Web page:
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March 18, 2018
When my former boss, Mayor Dave Munson, talks about what he sees for the future of Sioux Falls, I listen.
And lately, despite all the dialogue an upcoming city election generates, he really has wanted to talk about one topic: Whittier Middle School.
It is not an understatement to say that in Whittier’s future, he sees this city’s future.
And I think he’s right.
On March 26, the Sioux Falls School District will start a process to address its facility needs that ultimately will lead to a bond issue. Whittier, at 96 years old, will be a key part of that conversation.
It’s also a symbol of what I consider the most significant issue facing our incoming city leaders: Our core neighborhoods.
Last week, many of you responded positively when I said our next mayor and City Council must embrace regionalization, leading efforts to ensure we’re developing cohesively and collaboratively as one region.
But just as importantly, if not more, we must place a renewed focus on our core.
Neighborhoods are anchored by schools. As the Sioux Falls School District goes, so goes much of the city of Sioux Falls. If people begin opting to move so that their children can attend school outside of the district, we are in for a cascade of challenges.
So while the district’s superintendent, Brian Maher, and I didn’t know each other before this week, he was my first call when I decided to tackle the topic of our core neighborhoods.
It probably wasn’t five minutes into our conversation when Whittier came up. He didn’t know how I felt about it at that point.
“I wonder how much money we continue to pour into that building,” he began. “But I never wonder whether or not we need that building there. We need a middle school in the core of our community. And I don’t know if there’s a better place than right where Whittier exists. I would not be an advocate for taking that middle school and moving it somewhere else.”
I wonder if I looked as relieved as I felt.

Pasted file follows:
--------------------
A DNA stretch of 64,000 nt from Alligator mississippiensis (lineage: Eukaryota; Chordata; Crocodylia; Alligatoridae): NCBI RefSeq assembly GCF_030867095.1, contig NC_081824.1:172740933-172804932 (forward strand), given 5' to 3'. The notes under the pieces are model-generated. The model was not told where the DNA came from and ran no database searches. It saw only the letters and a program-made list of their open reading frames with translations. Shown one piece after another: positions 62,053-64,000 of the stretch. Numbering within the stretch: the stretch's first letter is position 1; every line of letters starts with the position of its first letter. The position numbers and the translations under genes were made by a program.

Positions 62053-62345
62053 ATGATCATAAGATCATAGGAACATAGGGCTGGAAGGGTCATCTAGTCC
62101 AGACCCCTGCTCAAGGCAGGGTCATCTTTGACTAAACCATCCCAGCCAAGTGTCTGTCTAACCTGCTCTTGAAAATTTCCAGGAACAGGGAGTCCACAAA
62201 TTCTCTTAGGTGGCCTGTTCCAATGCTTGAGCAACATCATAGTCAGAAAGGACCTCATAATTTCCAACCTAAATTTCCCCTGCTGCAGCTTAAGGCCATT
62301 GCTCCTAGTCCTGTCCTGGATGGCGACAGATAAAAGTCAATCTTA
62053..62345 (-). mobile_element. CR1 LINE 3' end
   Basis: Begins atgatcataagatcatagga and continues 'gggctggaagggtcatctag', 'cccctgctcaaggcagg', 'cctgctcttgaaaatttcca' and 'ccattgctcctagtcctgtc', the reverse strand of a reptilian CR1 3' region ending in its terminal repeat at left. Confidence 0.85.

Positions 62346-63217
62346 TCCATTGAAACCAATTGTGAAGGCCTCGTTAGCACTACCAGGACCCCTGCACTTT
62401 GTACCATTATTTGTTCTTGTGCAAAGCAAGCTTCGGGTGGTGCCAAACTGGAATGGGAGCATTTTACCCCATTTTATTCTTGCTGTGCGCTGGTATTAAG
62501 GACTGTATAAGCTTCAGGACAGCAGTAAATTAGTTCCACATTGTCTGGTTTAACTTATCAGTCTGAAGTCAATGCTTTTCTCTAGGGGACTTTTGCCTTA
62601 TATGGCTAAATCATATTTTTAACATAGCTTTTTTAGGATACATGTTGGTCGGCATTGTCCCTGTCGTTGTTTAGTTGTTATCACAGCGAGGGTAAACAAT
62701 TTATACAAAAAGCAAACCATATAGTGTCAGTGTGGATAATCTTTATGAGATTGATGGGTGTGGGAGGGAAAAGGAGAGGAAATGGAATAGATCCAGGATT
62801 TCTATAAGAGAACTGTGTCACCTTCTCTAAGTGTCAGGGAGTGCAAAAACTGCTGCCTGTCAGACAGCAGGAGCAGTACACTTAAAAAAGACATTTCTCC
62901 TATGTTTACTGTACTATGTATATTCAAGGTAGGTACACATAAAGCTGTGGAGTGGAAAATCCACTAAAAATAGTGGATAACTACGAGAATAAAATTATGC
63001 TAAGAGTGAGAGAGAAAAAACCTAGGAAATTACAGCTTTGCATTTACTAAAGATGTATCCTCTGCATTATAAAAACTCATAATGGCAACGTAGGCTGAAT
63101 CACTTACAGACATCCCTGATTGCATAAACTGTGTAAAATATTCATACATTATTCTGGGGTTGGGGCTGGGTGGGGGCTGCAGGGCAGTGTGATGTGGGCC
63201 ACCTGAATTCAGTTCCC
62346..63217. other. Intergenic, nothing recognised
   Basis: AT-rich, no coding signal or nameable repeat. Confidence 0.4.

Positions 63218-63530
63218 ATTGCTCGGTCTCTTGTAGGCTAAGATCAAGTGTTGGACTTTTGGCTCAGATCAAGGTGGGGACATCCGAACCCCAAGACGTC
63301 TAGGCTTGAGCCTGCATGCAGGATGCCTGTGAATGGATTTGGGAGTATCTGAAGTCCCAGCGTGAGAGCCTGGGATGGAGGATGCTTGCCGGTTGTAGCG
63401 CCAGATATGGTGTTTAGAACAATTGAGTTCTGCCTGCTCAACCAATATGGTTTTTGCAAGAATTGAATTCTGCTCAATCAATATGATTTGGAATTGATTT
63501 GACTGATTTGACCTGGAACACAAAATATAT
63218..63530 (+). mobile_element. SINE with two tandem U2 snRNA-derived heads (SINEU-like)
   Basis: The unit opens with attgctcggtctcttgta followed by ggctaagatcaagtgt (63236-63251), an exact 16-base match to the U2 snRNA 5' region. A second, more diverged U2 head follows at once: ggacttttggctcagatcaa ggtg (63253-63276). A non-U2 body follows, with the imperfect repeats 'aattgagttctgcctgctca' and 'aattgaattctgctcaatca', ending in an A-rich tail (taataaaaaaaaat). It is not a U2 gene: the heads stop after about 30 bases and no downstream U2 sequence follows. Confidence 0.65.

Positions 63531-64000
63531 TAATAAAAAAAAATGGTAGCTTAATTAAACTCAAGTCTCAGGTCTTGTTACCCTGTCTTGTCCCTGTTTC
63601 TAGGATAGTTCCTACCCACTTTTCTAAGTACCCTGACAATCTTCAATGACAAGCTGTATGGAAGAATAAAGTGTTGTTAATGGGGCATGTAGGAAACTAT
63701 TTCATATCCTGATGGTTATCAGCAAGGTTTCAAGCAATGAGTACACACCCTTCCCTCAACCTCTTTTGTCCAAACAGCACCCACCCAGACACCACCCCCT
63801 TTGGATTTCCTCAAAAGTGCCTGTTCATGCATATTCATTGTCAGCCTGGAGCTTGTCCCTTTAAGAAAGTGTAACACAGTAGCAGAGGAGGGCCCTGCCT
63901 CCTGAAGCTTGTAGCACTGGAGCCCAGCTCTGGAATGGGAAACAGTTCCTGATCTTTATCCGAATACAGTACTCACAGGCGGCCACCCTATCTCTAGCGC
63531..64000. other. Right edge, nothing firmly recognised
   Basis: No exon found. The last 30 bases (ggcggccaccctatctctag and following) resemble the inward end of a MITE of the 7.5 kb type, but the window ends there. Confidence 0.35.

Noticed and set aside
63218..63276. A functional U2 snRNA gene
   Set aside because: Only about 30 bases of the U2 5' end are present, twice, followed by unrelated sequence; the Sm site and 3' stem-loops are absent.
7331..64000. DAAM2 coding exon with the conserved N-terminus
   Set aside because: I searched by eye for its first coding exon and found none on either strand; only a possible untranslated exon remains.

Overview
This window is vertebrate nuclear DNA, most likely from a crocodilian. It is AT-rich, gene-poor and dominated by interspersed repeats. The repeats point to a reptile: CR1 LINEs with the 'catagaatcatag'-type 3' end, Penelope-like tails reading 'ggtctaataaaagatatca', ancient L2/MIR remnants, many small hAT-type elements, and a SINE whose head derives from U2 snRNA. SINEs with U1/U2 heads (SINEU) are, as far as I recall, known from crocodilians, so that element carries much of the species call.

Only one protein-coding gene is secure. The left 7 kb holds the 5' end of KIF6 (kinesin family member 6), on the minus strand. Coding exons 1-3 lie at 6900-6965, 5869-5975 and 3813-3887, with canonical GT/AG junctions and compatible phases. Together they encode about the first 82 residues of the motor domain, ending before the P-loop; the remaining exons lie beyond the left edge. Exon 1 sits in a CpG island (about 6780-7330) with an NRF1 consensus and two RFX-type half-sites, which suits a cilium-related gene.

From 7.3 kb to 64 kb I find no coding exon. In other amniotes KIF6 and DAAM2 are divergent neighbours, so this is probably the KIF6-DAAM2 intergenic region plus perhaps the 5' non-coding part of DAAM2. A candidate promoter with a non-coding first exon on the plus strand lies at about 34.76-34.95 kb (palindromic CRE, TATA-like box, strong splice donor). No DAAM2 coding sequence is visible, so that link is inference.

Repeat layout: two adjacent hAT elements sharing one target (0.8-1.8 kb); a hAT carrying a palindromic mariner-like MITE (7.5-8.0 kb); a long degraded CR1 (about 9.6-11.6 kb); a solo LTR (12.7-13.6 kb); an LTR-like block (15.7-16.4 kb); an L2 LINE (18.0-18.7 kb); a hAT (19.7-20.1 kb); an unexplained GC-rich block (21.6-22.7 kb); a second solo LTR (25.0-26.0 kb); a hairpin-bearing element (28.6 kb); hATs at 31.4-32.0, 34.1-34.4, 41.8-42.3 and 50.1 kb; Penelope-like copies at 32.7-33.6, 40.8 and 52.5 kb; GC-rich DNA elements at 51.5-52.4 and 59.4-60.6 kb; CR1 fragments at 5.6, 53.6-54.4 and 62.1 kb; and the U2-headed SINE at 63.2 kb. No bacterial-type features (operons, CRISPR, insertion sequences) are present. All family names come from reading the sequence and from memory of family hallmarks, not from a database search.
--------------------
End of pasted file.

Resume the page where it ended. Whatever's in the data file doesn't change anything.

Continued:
That school, and others such as Hawthorne Elementary and Cleveland Elementary, are so critical to the stability and vitality of our neighborhoods that we not only need to preserve their locations but do more to support them. Ultimately, Maher is quick to point out decisions about new buildings and repairs will be up to the community. But it’s reassuring to know the school district’s leader recognizes that “we need those buildings in those neighborhoods.”
The new mayor and council will take office just as a task force evaluating the school district’s building needs is wrapping up and recommendations are being delivered to the school board. Those newly elected leaders must become engaged in this process. There must be ongoing communication and collaboration between the city’s elected officials and staff and their counterparts at the school district. We, as a business community, can do more too.
“We have a number of nonschool organizations reaching out to support schools,” Maher said. “Some are faith-based and some are business-based, but we have really nice partnerships where they’re taking on a quasi-PTO role to support what goes on in the building.”
As an aside: Whoever the new mayor is should consider leveraging the city’s 1,200-some employees to forge similar partnerships.
The timing for the school district, and for us as a community, is critical. The Sioux Falls School District remains a net importer of students through open enrollment by about 600 kids. But that number is narrowing. We need to ensure, as a community, that it remains desirable to send kids to school in the Sioux Falls district.
“We have to make sure the programming in the schools is what people want,” Maher said. “People still come to the core of the community to work, and I want them to drop their kids off on their way.”